Stable Diffusion tutorial: How to create Stable diffusion API on a GCP VM instance

What is Stable Diffusion?

Stable Diffusion is a deep learning, text-to-image model released in 2022. It is primarily used to generate detailed images conditioned on text descriptions, though it can also be applied to other tasks such as inpainting, outpainting, and generating image-to-image translations guided by a text prompt.

Creating GCP account

You will have to create a GCP account if you don’t have one already and set up a billing account because with the free tier you cannot use GPU. It is good idea to set up a Budget with alerts, as GPU usage is very expensive.

Requesting GPU

You will need to enable Compute Engine API in your project. You can do that by going to the APIs & Services page and searching for Compute Engine API. Click on the API and click on Enable. Once it’s enabled you will need to request the ability to make virtual machines with GPU. You can find this in Quotas by filtering for GPUs (all regions) and requesting increase from 0 to 1. You need to enter a reason, so you can write that you’re using an ML model that requires GPU. Approvals can take up to a day or two, so be patient.

Lastly, create a project. You can call it whatever you want. I called it “stable-diffusion-project”.

Creating VM instance

Go to and click Create instance. Let’s name is stable-diffusion-instance. Select the region you want to use. Keep in mind not every region and zone has GPU support, so you might have to change a few times. In Machine configuration choose GPU. And here it is up to you and your budget. If you choose A100 you will get the best performance, but it is also the most expensive. I chose T4, because it is enough in my opinion and it cost around 300dollar a month if it runs all the time. Machine type I chose n1-standard-4 with 15GB or memory. You can choose whatever you want, but I would recommend at least 15GB of memory. Boot disk you will have to change, so click change and at the Operating system look for Deep Learning Linux, in version Debian 10 based Deep Learning VM with M99 (When you read it there might be already a newer version). Here you can also change the Boot disk size if you want to play around with other models as well, 50GB wont be enough. From there, under “Firewall” check both Allow HTTP traffic and Allow HTTPS traffic. Under “Advanced options”, in “Networking” add a network tag like stable-diffusion-tag. Later we will create a networking rule for anything with this tag to expose it to the outside internet. Good thing in GCP instances if it is not running you don’t pay.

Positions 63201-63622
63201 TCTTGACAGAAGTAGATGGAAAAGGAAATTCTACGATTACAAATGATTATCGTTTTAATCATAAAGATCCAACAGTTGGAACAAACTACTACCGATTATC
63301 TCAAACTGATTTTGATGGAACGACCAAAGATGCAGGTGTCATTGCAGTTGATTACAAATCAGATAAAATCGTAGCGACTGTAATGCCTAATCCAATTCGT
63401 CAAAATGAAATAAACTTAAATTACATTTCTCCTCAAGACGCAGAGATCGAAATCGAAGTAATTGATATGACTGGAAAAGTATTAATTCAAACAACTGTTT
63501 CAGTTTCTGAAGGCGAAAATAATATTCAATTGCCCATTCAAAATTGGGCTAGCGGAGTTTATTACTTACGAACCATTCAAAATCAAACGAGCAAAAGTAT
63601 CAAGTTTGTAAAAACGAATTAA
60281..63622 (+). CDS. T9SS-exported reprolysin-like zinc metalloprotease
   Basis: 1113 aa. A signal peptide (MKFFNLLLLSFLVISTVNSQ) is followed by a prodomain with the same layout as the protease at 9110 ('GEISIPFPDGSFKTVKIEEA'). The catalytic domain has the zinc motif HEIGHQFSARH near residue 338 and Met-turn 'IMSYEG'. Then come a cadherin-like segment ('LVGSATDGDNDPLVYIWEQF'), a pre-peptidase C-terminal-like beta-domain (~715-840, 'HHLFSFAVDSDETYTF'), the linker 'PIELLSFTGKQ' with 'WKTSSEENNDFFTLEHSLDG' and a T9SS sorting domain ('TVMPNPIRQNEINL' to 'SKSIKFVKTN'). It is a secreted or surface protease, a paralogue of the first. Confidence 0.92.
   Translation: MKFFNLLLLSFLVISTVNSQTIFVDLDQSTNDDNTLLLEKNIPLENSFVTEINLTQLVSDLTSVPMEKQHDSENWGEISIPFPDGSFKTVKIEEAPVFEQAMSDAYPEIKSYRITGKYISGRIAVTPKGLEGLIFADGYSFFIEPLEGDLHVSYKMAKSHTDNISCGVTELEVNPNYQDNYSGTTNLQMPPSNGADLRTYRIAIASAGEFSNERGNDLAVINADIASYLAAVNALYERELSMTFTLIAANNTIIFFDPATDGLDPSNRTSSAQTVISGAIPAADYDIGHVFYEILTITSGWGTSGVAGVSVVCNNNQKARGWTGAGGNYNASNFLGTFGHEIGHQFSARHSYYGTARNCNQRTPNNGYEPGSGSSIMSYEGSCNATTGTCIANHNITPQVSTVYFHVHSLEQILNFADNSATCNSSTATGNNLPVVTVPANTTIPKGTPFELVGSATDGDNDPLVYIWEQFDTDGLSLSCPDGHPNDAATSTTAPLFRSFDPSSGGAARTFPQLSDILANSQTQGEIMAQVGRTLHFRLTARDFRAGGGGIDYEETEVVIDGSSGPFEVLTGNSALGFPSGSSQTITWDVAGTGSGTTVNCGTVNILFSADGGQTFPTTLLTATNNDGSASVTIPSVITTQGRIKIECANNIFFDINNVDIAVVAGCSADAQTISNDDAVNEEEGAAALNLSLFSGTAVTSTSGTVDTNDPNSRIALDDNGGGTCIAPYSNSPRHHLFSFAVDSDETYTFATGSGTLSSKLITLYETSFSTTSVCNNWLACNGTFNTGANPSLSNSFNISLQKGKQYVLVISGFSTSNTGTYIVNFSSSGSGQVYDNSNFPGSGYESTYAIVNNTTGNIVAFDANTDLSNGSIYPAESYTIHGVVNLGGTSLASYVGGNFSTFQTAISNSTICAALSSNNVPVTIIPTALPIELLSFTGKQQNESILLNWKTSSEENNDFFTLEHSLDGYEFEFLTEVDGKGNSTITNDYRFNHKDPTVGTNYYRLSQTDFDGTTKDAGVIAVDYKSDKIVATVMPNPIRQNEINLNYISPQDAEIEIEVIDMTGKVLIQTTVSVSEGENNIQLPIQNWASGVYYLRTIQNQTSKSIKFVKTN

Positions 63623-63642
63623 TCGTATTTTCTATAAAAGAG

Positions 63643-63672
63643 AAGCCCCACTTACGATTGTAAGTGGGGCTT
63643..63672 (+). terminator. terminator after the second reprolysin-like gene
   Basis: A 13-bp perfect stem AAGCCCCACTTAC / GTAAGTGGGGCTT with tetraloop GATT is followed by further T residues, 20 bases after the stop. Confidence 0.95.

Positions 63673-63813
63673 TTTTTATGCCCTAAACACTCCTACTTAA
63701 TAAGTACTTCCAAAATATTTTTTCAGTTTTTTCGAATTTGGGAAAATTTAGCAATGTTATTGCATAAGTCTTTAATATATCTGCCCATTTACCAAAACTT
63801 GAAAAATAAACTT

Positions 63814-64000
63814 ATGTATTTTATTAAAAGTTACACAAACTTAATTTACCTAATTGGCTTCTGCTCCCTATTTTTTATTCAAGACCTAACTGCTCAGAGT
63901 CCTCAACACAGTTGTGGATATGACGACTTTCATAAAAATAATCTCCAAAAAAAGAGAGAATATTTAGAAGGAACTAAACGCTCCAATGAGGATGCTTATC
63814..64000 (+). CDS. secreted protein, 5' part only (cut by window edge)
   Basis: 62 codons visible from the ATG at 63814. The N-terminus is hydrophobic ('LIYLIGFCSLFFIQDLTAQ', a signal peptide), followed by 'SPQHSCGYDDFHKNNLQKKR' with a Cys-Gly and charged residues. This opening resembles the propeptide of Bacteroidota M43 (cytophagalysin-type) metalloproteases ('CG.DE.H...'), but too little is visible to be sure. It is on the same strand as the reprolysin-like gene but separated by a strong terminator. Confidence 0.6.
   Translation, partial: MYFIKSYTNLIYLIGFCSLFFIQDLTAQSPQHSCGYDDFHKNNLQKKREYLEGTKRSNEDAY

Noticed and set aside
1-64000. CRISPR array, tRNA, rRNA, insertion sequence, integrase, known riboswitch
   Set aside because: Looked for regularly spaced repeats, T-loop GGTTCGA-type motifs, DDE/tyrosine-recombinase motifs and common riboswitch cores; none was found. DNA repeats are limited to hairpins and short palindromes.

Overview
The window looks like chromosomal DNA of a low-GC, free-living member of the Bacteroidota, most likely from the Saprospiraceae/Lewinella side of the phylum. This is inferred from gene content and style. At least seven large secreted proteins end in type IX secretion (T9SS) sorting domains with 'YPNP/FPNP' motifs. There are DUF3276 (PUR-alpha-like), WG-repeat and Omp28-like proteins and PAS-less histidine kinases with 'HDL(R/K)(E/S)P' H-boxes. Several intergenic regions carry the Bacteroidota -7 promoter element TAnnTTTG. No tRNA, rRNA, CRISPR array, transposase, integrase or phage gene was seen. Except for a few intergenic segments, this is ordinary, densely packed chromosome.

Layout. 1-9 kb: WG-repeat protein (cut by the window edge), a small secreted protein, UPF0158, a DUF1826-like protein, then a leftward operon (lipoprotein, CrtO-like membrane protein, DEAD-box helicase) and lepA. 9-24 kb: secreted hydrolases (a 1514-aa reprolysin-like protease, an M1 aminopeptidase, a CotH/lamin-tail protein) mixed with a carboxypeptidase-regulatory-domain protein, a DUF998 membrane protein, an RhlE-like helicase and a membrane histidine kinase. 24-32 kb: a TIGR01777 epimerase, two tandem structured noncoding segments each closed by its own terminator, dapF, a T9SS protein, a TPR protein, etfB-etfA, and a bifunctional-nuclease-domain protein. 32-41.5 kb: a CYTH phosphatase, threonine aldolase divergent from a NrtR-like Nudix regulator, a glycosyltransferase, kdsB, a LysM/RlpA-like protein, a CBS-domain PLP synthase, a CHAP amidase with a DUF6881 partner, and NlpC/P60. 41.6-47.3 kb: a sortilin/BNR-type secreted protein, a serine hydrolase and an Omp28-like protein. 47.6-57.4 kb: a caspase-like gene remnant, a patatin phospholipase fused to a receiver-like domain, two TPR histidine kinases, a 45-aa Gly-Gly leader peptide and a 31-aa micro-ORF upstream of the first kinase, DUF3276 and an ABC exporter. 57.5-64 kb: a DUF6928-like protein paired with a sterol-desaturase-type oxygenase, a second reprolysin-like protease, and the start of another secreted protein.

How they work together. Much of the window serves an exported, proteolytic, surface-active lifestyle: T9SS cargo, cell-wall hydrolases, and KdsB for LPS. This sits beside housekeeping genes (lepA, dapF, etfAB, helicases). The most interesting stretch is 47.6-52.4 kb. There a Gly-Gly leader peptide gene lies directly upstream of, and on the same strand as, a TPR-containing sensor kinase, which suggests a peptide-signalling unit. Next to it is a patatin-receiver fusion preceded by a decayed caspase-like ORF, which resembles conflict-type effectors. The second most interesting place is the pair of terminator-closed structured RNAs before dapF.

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Creating a firewall rule

Go to and click Create Firewall Rule. Name it stable-diffusion-rule and in the Targets section, select Tags and add the tag you created earlier stable-diffusion-tag. In the Source IP ranges section, add and in the Protocols and ports section, add tcp:5000 and click create.

Accessing the compute instance

Easiest way is to access it via SSH from the console. Go to and click on the instance you created.

Setting up stable diffusion on the instance

When you first log in to your instance you will be asked to install Nvidia driver, just type ‘Y’. Remember when you stop and start again the VM you will have to reinstall the drivers!

Next you will need to clone two repositories.

Then install (Cog)[] Docker is already installed on this VM so you just need to run

Now build our Docker image

The model needs weighs to work, so we will download them from Hugging face. You need to create an account there if your don’t have one already. create and Auth token Copy your auth token and use it to download weighs with this script.

After these installations you can already test if the model is running

After it runs you should have an output-1.png. You can download it through the terminal.

In your cog-stable-diffusion directory type pwd to get your current working directory. You should get something like /home/<your username>/cog-stable-diffusion. You have to add that as a volume when we start the stable diffusion docker image so that the image can access the hugging face weights. That command is:

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With that running, your service should be accessible on the internet. Find your compute instance’s external IP back in the Compute instances list.

How to test the API?

Unfortunately the response payload is base64 encoded, so you will have to decode it. You can do it online

Extra ๐Ÿ™‚

Deforum has a very nice model to create short videos ๐Ÿ™‚ you can check it here If you want you can try it out with same method, you just have to stop the current container.


The response is also base64 encoded, so you will have to decode it to mp4.

Thank you for reading! If you enjoyed this tutorial you can find more and continue reading on our tutorial page

I used the following contents to create this tutorial